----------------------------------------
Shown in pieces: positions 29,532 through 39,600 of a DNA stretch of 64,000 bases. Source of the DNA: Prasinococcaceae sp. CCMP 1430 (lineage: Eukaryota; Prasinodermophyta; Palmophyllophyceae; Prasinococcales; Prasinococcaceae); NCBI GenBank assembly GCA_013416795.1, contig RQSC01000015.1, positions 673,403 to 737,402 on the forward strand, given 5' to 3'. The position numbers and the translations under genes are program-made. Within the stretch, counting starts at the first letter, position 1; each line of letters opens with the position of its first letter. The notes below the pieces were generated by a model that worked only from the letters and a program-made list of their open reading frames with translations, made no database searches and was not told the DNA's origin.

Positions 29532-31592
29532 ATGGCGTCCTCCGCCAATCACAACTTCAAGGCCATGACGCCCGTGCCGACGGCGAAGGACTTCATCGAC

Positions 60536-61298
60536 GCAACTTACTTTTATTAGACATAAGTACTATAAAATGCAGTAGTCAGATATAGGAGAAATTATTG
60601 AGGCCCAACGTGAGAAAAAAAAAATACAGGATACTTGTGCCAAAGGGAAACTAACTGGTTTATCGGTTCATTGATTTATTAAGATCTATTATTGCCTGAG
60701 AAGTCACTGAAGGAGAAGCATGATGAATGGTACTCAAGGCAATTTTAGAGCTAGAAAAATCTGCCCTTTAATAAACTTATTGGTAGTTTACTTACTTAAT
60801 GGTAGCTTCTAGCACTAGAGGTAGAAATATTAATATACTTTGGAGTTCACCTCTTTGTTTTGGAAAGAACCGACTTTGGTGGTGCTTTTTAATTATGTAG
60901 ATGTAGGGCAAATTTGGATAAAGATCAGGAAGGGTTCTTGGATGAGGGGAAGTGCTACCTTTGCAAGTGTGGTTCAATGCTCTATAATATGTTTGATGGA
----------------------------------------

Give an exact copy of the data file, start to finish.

Shown in pieces: positions 29,532 through 39,600 of a DNA stretch of 64,000 bases. Source of the DNA: Prasinococcaceae sp. CCMP 1430 (lineage: Eukaryota; Prasinodermophyta; Palmophyllophyceae; Prasinococcales; Prasinococcaceae); NCBI GenBank assembly GCA_013416795.1, contig RQSC01000015.1, positions 673,403 to 737,402 on the forward strand, given 5' to 3'. The position numbers and the translations under genes are program-made. Within the stretch, counting starts at the first letter, position 1; each line of letters opens with the position of its first letter. The notes below the pieces were generated by a model that worked only from the letters and a program-made list of their open reading frames with translations, made no database searches and was not told the DNA's origin.

Positions 29532-31592
29532 ATGGCGTCCTCCGCCAATCACAACTTCAAGGCCATGACGCCCGTGCCGACGGCGAAGGACTTCATCGAC

Positions 60536-61298
60536 GCAACTTACTTTTATTAGACATAAGTACTATAAAATGCAGTAGTCAGATATAGGAGAAATTATTG
60601 AGGCCCAACGTGAGAAAAAAAAAATACAGGATACTTGTGCCAAAGGGAAACTAACTGGTTTATCGGTTCATTGATTTATTAAGATCTATTATTGCCTGAG
60701 AAGTCACTGAAGGAGAAGCATGATGAATGGTACTCAAGGCAATTTTAGAGCTAGAAAAATCTGCCCTTTAATAAACTTATTGGTAGTTTACTTACTTAAT
60801 GGTAGCTTCTAGCACTAGAGGTAGAAATATTAATATACTTTGGAGTTCACCTCTTTGTTTTGGAAAGAACCGACTTTGGTGGTGCTTTTTAATTATGTAG
60901 ATGTAGGGCAAATTTGGATAAAGATCAGGAAGGGTTCTTGGATGAGGGGAAGTGCTACCTTTGCAAGTGTGGTTCAATGCTCTATAATATGTTTGATGGA